Wordsworth wrote an endless poem in blank verse on” the growth of a poet’s mind.”  I shall attempt a more modest feat for a more distracted age: a blog, “Things which a Lifetime of Trying to Be a Poet has Taught Me.”

The loss of attention spans, first to television, then to computer games, and now to smart phones, is frightening.  Do we have any idea what we have lost?  What?  Did you say something?

Codex Alexandrinus


We seem incapable of concentration;

More than a moment, we cannot be stirred.

Not all our gigabytes of information

Can keep the simplest thought from being blurred.

The ancient writers used no punctuation;

No space was used to set off word from word.

Still, they preserved for future generations

The chance to hear the cadence Homer heard.

But now, with electronic inundation,

Is thought enhanced, or is it just deferred?

We feed upon our own sophistication,

And indigestion leaves us undeterred.

Have we the vision yet, the wide-eyed awe

To see what Homer in his blindness saw?

Donald T. Williams, PhD

Remember: for more poetry like this, go to https://lanternhollow.wordpress.com/store/ and order Stars Through the Clouds! Also look for Inklings of Reality and Reflections from Plato’s Cave, Williams’ newest books from Lantern Hollow Press: Evangelical essays in pursuit of Truth, Goodness, and Beauty.  And look for Williams’ very latest books: Deeper Magic: The Theology behind the Writings of C. S. Lewis (Baltimore: Square Halo Books, 2016) and “An Encouraging Thought”: The Christian Worldview in the Writings of L. R. R. Tolkien (Cambridge, OH: Christian Publishing House, 2018)!



Appearance or Rationality?

Yesterday I posted the following comment as my status on Facebook:

“After several years of getting drawn in to various debates on Facebook, I have come to a conclusion. About 95% of the people commenting care nothing whatsoever about evidence or chains of reasoning or the search for truth. They are concerned only with what statements will make them appear cool, intelligent, or with it to whatever group they are trying to impress.”

Not a person I was describing.
Not a person I was describing.

The response–an unusually high number of “likes” and not a few comments–suggested I had hit a nerve.  All of those commenting basically agreed with me.  Either I was in the group they were trying to impress, or I had just attracted all the rational exceptions to the rule.  (Either generalization would probably be dangerous!)

The bottom line is that, while there are many exceptions, the level of rational discourse of which our contemporaries seem capable is distressingly low.  Many apparently think that assertion is evidence, insult is rebuttal, shouting is argument, and repetition is exposition.  It’s not just that they try to get away with these substitutions; they apparently really cannot tell the difference.  They respond to the caricature that is already in their head of the position they are arguing against, ignoring the actual argument that has just been placed before them.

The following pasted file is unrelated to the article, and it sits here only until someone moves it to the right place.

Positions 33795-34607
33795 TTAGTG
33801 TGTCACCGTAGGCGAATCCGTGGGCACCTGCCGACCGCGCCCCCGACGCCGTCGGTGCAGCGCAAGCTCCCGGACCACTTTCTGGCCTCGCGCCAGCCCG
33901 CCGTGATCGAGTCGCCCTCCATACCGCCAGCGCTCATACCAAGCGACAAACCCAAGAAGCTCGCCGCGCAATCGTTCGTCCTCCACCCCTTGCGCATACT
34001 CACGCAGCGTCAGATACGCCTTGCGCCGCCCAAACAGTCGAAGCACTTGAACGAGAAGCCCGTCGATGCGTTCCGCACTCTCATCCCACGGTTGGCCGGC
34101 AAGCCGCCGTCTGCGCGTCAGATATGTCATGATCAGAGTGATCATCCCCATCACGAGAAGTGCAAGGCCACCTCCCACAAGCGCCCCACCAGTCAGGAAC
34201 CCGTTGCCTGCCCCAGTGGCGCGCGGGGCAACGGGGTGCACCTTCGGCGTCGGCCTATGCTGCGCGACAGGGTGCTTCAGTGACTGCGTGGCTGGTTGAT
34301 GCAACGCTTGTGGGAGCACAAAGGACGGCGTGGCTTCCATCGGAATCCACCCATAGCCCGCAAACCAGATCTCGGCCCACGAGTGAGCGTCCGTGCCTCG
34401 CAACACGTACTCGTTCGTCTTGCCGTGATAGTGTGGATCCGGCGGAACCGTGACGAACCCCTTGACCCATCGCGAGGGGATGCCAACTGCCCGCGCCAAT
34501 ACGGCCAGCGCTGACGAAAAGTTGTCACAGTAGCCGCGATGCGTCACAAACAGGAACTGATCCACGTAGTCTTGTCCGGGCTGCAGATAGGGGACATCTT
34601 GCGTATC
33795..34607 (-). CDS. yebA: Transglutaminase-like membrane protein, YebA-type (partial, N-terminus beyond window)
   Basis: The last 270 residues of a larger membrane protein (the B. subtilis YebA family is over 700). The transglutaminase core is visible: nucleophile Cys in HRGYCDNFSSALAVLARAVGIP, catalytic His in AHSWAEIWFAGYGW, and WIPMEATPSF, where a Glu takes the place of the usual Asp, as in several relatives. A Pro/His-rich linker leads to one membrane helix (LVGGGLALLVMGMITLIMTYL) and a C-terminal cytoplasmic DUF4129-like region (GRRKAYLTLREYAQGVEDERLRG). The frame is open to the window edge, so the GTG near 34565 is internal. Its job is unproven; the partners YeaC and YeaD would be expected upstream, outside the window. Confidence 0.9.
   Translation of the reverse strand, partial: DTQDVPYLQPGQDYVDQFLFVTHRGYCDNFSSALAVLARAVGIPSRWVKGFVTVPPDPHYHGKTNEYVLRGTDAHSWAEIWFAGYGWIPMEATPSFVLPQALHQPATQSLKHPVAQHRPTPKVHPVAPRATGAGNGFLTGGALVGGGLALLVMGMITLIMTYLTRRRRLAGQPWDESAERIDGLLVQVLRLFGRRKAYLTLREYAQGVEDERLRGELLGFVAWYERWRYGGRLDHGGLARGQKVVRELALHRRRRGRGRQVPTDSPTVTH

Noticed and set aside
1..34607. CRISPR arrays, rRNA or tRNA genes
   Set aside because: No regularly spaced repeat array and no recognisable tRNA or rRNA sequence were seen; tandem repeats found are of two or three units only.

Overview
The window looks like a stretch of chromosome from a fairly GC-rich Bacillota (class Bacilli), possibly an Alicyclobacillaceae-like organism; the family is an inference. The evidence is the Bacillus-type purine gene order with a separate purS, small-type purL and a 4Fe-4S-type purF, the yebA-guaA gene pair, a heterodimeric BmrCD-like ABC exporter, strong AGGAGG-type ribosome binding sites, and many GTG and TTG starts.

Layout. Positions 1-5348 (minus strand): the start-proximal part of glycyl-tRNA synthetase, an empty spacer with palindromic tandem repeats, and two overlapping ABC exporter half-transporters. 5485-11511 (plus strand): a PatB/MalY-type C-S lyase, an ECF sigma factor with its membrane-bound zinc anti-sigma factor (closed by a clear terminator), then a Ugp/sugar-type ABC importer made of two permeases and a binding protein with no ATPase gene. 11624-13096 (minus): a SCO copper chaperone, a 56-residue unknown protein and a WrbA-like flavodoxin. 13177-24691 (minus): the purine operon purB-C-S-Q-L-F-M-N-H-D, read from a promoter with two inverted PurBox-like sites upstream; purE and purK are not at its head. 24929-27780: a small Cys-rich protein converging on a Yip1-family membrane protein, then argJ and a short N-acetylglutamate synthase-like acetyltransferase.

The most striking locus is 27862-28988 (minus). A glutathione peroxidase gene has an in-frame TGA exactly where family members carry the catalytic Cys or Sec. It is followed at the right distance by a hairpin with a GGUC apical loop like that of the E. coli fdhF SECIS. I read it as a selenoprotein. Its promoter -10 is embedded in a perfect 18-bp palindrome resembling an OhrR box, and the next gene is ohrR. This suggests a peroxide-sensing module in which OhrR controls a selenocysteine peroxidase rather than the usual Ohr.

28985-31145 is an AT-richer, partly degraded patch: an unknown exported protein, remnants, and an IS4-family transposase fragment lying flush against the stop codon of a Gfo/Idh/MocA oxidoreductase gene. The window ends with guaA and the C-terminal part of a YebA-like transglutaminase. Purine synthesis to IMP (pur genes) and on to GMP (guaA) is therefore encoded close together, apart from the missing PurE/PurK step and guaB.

Shakespeare's Grammar School.  He learned to read Latin there.
Shakespeare’s Grammar School. He learned to read Latin there.

How is it that more people are consuming more higher education than ever before while getting so little benefit from it?  There are many reasons.  The expansion of educational opportunity in itself brings a lowering of standards.  Addiction to electronic media has decimated attention spans.  Public figures set terrible examples.  (The entire senate race my state is currently living through consists of one candidate implying that the other is a closet communist and his opponent characterizing him as a Robber Baron; each has called the other a liar, though not in so many words.  Discussion of any actual issues or political principles has been notably absent.)  The media reinforces a focus on soundbytes over reasoned civic discourse. Too many parents no longer teach their kids to practice self-discipline or to take responsibility for their time and be accountable for their actions.  So what’s even a good teacher to do when they get to school?  A climate of Post-Modern relativism cultivates cynicism about truth with a corresponding reluctance to engage in the rigorous disciplines required seriously to pursue it.  All these things make it harder to overcome the basic intellectual laziness and dishonesty that is our legacy from the Fall of Man.

No comment necessary.
No comment necessary.

If you have not yet completely fallen prey to these enemies of the mind, push back against them when you have the opportunity and set a better example when you can.  You’d better.  Otherwise these logic-deficient, evidence-impervious, educated morons that annoy you on Facebook will be the people sitting on our juries and electing our next congress and president.  Oh, wait; it’s worse than that.  They already are.

A book that fights back against the encroaching darkness.
A book that fights back against the encroaching darkness.

Donald T. Williams is R. A. Forrest Scholar at Toccoa Falls College and President of the International Society of Christian Apologetics.  To order his books from Lantern Hollow Press, go to https://lanternhollow.wordpress.com/store/